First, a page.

Tooth Development and Eruption Flashcards

Terms Definitions
What are the stages of odontogenesis?
Initiation stage
Bud stage
Cap stage
Bell stage
Apposition stage
Maturation stage
When, in development, is the initiation stage?
6th-7th weeks
When, in development, is the bud stage?
8th week
When, in development, is the cap stage?
9-10th week
When, in development, is the bell stage?
11th-12th week
Initial teeth for both primary and permanent dentitions develop in which region of the mouth?
anterior mandibular followed by anterior maxillary
When do the primary and permanent dentitions form (fetal, embryonic, neonatal, etc.)?
primary--embryonic and fetal
Name the stage: ectoderm lining stomodeum gives rise to oral epithelium and then to dental lamina, adjacent to deeper mesenchyme and NCC and separated by a basement membrane
Initiation stage
Growth of dental lamina that penetrates growing mesenchyme
bud stage
Enamel organ forms and surrounds mass of dental papilla from the mesenchyme and is surrounded by a mass of mesenchyme called the dental sac. Formation of the tooth germ
cap stage
differentiation of enamel organ with four cell types and the dental papilla into two cell types
bell stage
dental tissues secreted as matrix in successive layers
apposition stage
dental tissues fully mineralize to their mature levels
maturation stage
T/F: The teeth have the longest developmental period of any set of organs in the body
T/F: Mesenchymal tissues must influence the ectodermal tissues in order for initiation of odontogenesis to occur
at the beginning of odontogenesis, the outer portion of the ectoderm gives rise to what?
oral epithelium
separates oral epithelium and the underlying mesenchyme
basement membrane
main processes involved in initiation stage
main processes involved in bud stage
main processes involved in cap stage
proliferation, differentiation, morphogenesis
main processes involved in bell stage
proliferation, differentiation, morphogenesis
main processes involved in apposition stage
induction and proliferation
main processes involved in maturation stage
Embryological background of enamel
enamel organ (ectoderm)
Embryological background of dentin
dental papilla (NCC)
Embryological background of cementum
dental papilla (NCC)
Embryological background of alveolar bone
type of tissue: enamel
type of tissue: dentin
type of tissue: cementum
type of tissue: alveolar bone
Formative cells of enamel
Formative cells of dentin
Formative cells of cementum
Formative cells of alveolar bone
incremental lines: enamel
Lines of Retzius
incremental lines: dentin
Imbrication lines of Ebner
incremental lines: cementum
Arrest and reversal lines
incremental lines: alveolar bone
Arrest and reversal lines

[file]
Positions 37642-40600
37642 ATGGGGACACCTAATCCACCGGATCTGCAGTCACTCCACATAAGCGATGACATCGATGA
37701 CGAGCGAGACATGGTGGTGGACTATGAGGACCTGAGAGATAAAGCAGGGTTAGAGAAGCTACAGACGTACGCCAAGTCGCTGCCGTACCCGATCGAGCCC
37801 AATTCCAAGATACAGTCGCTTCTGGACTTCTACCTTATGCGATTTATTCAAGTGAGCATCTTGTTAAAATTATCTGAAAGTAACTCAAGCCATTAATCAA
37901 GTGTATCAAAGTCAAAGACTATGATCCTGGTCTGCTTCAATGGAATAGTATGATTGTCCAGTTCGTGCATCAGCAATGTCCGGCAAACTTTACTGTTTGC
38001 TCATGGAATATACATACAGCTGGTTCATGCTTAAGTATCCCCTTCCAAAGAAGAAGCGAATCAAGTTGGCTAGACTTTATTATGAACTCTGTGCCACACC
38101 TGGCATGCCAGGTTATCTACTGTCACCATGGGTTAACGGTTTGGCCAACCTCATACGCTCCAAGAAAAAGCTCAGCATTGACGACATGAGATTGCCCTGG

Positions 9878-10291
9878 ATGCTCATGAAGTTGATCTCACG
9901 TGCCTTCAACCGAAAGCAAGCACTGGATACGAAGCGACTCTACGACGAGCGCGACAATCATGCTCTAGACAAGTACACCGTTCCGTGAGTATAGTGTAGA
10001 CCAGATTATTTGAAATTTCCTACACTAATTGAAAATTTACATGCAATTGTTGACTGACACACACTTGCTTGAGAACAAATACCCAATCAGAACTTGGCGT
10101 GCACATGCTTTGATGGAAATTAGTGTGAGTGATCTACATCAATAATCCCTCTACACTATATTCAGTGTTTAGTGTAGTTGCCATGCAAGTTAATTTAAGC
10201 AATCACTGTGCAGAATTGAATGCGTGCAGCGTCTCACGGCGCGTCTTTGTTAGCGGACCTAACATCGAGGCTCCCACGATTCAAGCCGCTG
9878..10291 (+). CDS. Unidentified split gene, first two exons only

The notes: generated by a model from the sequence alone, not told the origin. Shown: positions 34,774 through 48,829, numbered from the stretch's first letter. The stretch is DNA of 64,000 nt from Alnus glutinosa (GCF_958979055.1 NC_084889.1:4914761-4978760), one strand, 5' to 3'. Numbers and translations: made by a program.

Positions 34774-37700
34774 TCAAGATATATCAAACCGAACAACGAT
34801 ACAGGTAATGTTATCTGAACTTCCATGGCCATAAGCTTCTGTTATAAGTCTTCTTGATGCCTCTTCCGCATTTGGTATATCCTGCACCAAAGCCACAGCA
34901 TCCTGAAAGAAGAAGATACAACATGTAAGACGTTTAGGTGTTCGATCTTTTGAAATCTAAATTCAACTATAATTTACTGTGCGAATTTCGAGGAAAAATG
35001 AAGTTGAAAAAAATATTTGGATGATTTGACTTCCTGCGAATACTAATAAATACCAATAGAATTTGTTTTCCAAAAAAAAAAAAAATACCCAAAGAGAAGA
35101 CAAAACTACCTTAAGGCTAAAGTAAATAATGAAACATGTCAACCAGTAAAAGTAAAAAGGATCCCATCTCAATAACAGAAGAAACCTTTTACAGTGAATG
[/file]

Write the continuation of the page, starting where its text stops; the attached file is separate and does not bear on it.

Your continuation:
Mature cells: enamel
none--lost with eruption
Mature cells: dentin
only dentinal tubules with processes
Mature cells: cementum
Mature cells: alveolar bone
resorptive cells: enamel
resorptive cells: dentin
resorptive cells: cementum
resorptive cells: alveolar bone
mineral (inorganic) level: enamel
mineral (inorganic) level: dentin
mineral (inorganic) level: cementum
mineral (inorganic) level: alveolar bone
Organic and water levels: enamel
Organic: 1%
Water: 3%
Organic and water levels: dentin
Organic: 20%
Water: 10%
Organic and water levels: cementum
Organic: 23%
Water: 12%
Organic and water levels: alveolar bone
Organic: 25%
Water: 15%
Tissue formation possible, for enamel, after eruption?
Tissue formation possible, for dentin, after eruption?
Tissue formation possible, for cementum, after eruption?
Tissue formation possible, for alveolar bone, after eruption?
vascularity: enamel
vascularity: dentin
vascularity: cementum
vascularity: alveolar bone
innervation: enamel
innervation: dentin
innervation: cementum
innervation: alveolar bone
Disturbances in initiation stage?
Supernumarary teeth
Disturbances in bud stage?
Disturbances in cap stage?
dens in dente
tubercle (extra cusp)
Disturbances in appostition and maturation stages?
enamel pearl
enamel dysplasia
dentinal dysplasia
odontogenesis stage when anodontia disturbance occurs?
initiation stage
odontogenesis stage when supernumerary teeth disturbance occurs?
initiation stage
odontogenesis stage when macrodontia/microdontia disturbance occurs?
bud stage
odontogenesis stage when dens in dente disturbance occurs?
cap stage
odontogenesis stage when fusion disturbance occurs?
cap stage
odontogenesis stage when gemination disturbance occurs?
cap stage
odontogenesis stage when tubercle disturbance occurs?
cap stage
odontogenesis stage when enamel pearl disturbance occurs?
apposition/maturation stage
odontogenesis stage when enamel dysplasia disturbance occurs?
apposition/maturation stage
odontogenesis stage when dentinal dysplasia disturbance occurs?
apposition and maturation stages
odontogenesis stage when concresence disturbance occurs?
apposition and maturation stages
Heredity can play a role in all tooth development disturbances except which?
fusion (pressure)
tubercle (trauma, pressure, or metabolic disease)
enamel pearl (displaced ameloblasts to root surface
concrescence (trauma or tooth crowding)
supernumerary teeth usually occurs where?
between maxillary central incisors (mesiodens)
4th molars
premolar region (perimolar)
macrodontia/microdontia usually involves which teeth?
permanent maxillary lateral incisors and third molars
tooth most commonly affected by dens in dente?
permanent maxillary lateral incisor
tubercle usually present where?
permanent molars or cingulum of anterior teeth
concrecense more commonly occurs here:
permanent maxillary molars
Stage where cellular differentiation begins in odontogenesis
cap stage
predominant physiological process occurring during cap stage
define dental papilla
inner mass of condensed mesenchyme under enamel organ in cap stage
In odontogenesis, the basement membrane is the future site of what?
dental sac (dental follicle) becomes what mature structures?
cementum, PDL, and alveolar bone
dental papilla becomes what mature structures?
dentin and pulp